children playing

Majority of licensed child care providers showing interest in subsidized system

Printer-friendly versionSend by emailPDF version
Newly updated provincial rules allow child care providers until Nov. 1 to opt-in or opt-out of $10/day child care agreement
Snoboelen, Jordan
Publication Date: 
5 Oct 2022


The majority of licensed child care providers in Wellington County and Guelph, both for- and non-profit, are interested in signing on to the federal government’s subsidized child care plan.

Announced in March, the feds have allocated $13.2 billion to Ontario over a five-year period, with the goal of reducing parent fees for the licensed care of children under the age of six, and ushering in a publicly-funded system.

Providers opting in to the subsidized system are required to freeze their fees as of March and reduce them in phases to an average of $10 per day by 2026. Taxpayer funding is intended to offset revenue losses for providers.

In April, the Advertiser reported that the county—tasked with processing local applications and allocating upper-tier funds to both county and Guelph child care providers—would receive $8.75 million from the federal-provincial agreement for 2022.

The government promised families immediate fee reductions of 25 per cent, and said fees in the province may be halved by the end of the year.

Rebates, retroactive to April 1, were expected to be issued in May. However, the county’s portion of the federal dollars weren’t received until May, and several steps remained before funding could be released.

County early years director Mandy Koroniak was unable to say how much of the $8.75 million has been sent to providers to date, but said “into October it will be about eight per cent” of the total, amounting to $700,000.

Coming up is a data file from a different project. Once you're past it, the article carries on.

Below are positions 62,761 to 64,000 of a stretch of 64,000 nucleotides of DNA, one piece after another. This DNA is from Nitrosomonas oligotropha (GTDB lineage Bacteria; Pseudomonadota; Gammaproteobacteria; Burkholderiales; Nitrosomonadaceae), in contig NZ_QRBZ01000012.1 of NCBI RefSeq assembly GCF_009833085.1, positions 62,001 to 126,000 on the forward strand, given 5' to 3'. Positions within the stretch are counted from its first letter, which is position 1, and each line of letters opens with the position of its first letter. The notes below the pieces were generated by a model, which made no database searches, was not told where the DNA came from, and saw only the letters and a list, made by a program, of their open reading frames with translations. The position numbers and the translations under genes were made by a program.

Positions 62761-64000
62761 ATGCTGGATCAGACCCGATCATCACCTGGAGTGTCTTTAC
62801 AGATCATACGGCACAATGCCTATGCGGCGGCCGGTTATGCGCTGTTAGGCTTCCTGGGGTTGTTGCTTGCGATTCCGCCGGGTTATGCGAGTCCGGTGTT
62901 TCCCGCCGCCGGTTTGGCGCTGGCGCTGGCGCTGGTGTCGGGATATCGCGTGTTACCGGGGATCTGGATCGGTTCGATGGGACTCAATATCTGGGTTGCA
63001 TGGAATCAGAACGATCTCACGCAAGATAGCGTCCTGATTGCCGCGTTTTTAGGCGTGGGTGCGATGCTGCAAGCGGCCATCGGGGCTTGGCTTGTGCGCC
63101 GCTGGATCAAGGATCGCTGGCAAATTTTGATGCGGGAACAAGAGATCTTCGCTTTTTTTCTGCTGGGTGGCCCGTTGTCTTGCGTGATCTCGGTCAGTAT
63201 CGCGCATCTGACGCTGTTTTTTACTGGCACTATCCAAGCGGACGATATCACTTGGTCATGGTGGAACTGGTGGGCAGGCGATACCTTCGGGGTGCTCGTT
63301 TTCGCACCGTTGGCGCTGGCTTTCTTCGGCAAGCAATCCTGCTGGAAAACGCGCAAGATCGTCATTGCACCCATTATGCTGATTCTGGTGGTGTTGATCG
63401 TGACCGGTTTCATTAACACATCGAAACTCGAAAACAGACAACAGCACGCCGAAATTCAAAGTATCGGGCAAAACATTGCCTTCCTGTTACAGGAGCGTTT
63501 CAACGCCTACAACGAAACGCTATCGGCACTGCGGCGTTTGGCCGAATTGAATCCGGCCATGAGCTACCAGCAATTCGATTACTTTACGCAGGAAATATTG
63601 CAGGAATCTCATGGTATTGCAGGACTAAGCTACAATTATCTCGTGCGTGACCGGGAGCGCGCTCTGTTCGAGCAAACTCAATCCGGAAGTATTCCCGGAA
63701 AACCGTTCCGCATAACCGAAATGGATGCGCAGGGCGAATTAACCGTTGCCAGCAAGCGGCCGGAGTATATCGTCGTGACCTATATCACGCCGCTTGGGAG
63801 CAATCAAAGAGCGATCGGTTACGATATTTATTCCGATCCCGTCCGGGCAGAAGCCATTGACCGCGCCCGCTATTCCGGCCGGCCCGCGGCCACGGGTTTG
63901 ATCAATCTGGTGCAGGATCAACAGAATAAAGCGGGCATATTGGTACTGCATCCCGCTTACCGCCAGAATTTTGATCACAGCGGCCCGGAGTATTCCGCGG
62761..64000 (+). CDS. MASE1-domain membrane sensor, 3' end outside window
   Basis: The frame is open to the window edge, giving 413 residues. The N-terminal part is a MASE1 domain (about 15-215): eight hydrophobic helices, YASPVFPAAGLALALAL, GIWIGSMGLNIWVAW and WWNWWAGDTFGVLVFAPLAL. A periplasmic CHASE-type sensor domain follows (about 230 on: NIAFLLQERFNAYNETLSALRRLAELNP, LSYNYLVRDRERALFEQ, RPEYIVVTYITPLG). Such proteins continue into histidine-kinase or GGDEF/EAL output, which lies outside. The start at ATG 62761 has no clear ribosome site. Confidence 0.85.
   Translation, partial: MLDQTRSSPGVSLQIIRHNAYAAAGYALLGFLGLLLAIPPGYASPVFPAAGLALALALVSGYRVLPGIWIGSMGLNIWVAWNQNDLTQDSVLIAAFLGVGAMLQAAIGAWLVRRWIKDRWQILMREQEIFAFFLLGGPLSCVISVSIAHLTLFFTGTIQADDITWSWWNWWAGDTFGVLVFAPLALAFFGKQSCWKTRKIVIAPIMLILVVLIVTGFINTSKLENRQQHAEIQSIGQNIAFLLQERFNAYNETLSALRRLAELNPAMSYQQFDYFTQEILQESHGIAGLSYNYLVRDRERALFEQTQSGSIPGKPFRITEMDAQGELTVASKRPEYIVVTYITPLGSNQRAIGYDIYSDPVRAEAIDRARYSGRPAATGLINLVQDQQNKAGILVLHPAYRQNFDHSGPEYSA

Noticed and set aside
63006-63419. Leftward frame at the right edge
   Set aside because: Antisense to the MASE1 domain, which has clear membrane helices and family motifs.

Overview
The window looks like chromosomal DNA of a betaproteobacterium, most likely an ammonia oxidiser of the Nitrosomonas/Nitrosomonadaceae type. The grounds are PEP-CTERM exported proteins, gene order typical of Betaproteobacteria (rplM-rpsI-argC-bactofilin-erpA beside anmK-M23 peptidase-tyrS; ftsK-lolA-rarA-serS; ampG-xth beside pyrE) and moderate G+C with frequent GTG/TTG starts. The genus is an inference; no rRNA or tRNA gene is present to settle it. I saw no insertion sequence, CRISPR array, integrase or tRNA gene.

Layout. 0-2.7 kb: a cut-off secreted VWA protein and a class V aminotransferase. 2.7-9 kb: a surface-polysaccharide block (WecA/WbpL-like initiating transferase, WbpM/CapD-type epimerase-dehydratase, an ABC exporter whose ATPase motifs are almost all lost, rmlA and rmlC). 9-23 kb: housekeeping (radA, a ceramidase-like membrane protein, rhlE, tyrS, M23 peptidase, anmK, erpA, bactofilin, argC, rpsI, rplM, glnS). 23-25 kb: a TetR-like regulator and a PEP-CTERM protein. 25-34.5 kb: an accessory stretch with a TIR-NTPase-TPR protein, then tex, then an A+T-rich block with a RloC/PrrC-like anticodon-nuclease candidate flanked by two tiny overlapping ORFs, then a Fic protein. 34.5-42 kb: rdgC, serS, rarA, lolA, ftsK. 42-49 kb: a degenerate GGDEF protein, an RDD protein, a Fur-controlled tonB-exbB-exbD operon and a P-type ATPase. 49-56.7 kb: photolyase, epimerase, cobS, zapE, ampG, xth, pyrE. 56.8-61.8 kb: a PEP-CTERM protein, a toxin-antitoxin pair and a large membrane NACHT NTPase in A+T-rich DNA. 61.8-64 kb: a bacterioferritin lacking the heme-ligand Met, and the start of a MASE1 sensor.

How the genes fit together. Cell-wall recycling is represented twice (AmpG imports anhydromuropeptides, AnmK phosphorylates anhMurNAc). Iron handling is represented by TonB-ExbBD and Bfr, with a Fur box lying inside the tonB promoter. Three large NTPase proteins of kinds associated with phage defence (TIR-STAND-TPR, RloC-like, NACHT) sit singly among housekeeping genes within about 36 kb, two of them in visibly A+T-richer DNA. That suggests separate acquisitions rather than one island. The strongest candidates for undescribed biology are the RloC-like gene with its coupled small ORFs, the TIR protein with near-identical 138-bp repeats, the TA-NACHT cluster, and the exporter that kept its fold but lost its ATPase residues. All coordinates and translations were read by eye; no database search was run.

Fifty-four pages of rules released by the province in April also led to much confusion and questions from operators.

Some local operators opted in early, while others held out until it was clear what exactly they would be opting in to.

There are a total of 84 locations where licensed child care is provided in the county and Guelph by 47 operators or providers, including businesses, individuals and the county.

As of Sept. 30, 32 of those 47 providers have indicated they will opt in to the new system, affecting a total of 58 locations where care is provided. Five providers are opting out, and 10 have yet to indicate intent one way or the other. 

As far as tangible progress goes, Koroniak said that as of Sept. 29, seven applications have been completed, and another 10 are in progress.

“Our applications have really increased in the last couple weeks,” Koroniak said by phone.

There are 2,499 licenced spaces for infants, toddlers, and preschoolers in the county and Guelph, according to data provided by Koroniak.

That number provides a rough idea for how many children could be affected by the subsidized system, but not all providers are opting in to the system.

Province updates rules

In August, the province updated its rules surrounding the new funding model.

Among the updates included in the 74-page document:

a deadline for providers to apply to participate in the program was extended to Nov. 1 from Sept. 1;

providers are able to withdraw participation at any time; and

for-profit providers are now permitted to earn profit while receiving public dollars, and non-profit licensees can bank surplus dollars into reserves.

Previously, the April version of the rules required “the ability to generate undue profit” be limited for each provider.

The county would have determined what “reasonable profit” means, and public funds would have to be returned to the province if profit exceeded the threshold.

On Aug. 29, the county released a 19-page guidance on the system, taking direction from provincial rules and regulations.

Once a provider receives funds, rebates must be issued to families within 20 days. Credits can also be arranged between a family and the provider.

How much an individual will ultimately pay for licensed child care in the county and Guelph depends on the amount a person was charged in March, when fees were frozen.

At that time, child care rates for infants to preschoolers was between $1,000 per month on the low end for preschoolers, and $1,375 per month at the high end for infants, according to local early years division data.

Koroniak expects the money provided to the county will further accommodate the halving of parent fees by the end of the year.

The 10 providers, accounting for 21 child care locations, that haven’t yet opted in or out of the subsidized system have until Nov. 1 to make a decision.